Obtaining a residence permit in Switzerland


Life in mountainous Switzerland with its intoxicatingly clean air and crystal lakes is the dream of many wealthy people. One of the most important issues of immigration or purchasing real estate in Switzerland is obtaining a residence permit. It is worth noting that obtaining a residence permit and Swiss citizenship is a rather difficult and, in some cases, very costly process, with its pitfalls. We will tell you about the details of obtaining a Swiss residence permit in our article.

Main types of residence permit in Switzerland

The most popular types of Swiss residence permits among foreign citizens are:

  1. Type L – short-term residence permit, period of residence in Switzerland – no more than 364 days;
  2. Type B – this type of Swiss residence permit is issued on the basis of an employment contract, while citizens of non-EU countries are required to renew this resident status annually;
  3. Type C – permanent residence permit.

The procedure for issuing a residence permit in Switzerland is carried out in accordance with a dual system (different requirements for EU/EFTA citizens and citizens of “third countries”, which also include Russia, Ukraine, Belarus, etc.).
In addition to the above, third-country nationals are issued residence permits of the following types:

  • Ci (residence permit with right to work),
  • G (work permit for a resident of border areas),
  • N (for a person applying for refugee status),
  • F (temporarily admitted foreigner).

Permit L

Among all the indicated types of Swiss residence permits, the most common categories are L – this type of residence permit is relevant for people traveling to Switzerland for the purposes of temporary employment, training and treatment. It is important to consider that the extension of this type of residence permit can be carried out once for one year (the total period of residence is 2 years), and re-obtaining a long-term visa type L is possible after a sufficiently long absence from the country (calculated individually depending on the period of residence). The number of type L residence permits issued is quoted by the state (in 2018 the quota was 4,000 permits).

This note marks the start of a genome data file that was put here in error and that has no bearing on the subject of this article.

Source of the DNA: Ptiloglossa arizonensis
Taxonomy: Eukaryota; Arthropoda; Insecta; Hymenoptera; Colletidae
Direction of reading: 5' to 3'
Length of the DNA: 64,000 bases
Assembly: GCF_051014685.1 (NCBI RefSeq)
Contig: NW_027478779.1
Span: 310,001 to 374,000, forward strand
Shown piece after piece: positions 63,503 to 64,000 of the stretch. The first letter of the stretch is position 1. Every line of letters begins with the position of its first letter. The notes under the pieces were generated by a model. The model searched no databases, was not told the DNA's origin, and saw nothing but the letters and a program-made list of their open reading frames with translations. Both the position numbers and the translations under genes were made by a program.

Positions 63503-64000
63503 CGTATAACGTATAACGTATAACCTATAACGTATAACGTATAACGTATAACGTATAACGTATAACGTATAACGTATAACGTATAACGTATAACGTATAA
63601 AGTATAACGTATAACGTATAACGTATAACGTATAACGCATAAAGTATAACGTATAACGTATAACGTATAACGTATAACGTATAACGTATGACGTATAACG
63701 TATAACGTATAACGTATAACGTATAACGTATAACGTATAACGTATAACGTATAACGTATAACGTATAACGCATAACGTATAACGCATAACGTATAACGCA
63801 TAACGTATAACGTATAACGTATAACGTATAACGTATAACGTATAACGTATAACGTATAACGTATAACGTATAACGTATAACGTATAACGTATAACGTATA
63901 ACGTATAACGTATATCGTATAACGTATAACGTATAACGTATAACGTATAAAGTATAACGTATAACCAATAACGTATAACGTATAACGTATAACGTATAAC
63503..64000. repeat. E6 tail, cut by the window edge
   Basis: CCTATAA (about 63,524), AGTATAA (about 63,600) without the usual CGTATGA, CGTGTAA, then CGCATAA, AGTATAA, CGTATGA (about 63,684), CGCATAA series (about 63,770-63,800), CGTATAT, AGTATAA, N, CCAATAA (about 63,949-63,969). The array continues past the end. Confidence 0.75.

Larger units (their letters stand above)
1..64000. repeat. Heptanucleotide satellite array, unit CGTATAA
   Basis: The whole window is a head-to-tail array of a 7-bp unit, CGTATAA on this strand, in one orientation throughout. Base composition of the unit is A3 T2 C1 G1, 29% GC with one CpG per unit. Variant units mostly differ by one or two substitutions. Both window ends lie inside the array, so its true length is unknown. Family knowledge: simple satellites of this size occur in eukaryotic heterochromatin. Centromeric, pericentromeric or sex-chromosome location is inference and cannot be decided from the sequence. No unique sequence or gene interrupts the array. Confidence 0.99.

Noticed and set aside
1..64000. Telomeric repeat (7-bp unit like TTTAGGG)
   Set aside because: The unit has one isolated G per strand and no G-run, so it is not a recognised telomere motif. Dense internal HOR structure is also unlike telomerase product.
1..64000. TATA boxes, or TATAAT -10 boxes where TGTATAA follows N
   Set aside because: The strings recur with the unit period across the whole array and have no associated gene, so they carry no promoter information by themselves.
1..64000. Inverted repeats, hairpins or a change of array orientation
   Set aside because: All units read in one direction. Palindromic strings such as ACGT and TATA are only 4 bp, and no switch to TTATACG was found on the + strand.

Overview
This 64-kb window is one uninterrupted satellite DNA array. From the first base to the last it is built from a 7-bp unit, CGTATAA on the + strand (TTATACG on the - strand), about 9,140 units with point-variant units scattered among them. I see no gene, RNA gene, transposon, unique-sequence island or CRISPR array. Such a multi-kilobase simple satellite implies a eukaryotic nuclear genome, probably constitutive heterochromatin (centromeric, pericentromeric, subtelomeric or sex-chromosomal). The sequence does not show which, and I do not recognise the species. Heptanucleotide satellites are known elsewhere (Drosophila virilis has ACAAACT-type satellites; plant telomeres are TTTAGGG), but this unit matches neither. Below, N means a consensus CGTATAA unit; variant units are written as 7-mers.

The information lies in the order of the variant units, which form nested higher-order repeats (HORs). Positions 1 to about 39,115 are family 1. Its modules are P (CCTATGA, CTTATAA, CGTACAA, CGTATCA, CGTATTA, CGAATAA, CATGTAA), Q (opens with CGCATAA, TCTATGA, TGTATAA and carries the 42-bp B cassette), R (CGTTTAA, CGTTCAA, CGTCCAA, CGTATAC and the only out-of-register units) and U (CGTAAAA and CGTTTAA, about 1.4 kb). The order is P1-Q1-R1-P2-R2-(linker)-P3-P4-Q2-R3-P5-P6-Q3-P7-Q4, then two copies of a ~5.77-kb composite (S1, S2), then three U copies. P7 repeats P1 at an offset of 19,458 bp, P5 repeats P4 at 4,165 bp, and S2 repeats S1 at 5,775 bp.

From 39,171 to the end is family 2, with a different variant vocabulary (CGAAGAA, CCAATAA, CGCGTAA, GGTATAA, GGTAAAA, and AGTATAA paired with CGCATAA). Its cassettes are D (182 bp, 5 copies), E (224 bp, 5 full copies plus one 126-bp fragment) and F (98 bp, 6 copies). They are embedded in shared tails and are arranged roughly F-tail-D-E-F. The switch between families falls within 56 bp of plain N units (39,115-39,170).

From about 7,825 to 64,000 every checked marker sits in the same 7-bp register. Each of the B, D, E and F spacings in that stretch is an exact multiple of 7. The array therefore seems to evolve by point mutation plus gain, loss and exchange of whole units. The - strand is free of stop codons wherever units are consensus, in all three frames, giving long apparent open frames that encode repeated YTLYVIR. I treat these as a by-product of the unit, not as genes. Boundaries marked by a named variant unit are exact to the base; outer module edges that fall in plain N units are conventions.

Permit B

Obtaining a Swiss residence permit type B for third-country citizens presents a number of restrictions. One of them is obtaining prior permission from the authorities of the selected canton (a large state-territorial unit in Switzerland). Others include qualification restrictions, established quotas for issuing residence permits, insufficient language proficiency of the applicant and his potential for integration into society, and others. At the same time, the issuance of a Swiss residence permit with the right to work is initially intended exclusively for specialties requiring special skills and experience. For non-highly qualified personnel, obtaining this type of residence permit is not possible.

Obtaining a Swiss residence permit when starting a business

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Obtaining a Swiss residence permit on the basis of opening a business is also limited by the policy of the canton in which it is planned to conduct business activities. Mandatory documents for applying for this type of residence permit are a detailed business plan presenting the company’s development forecasts for the next three years, documents confirming the availability of sufficient funds for the operation of the company, a lease agreement for commercial space or a certificate of ownership of commercial real estate, etc. Other conditions for obtaining this type of residence permit are the usefulness of the business project to the Swiss economy, the creation of jobs for the local population and the conclusion of employment contracts with the Swiss.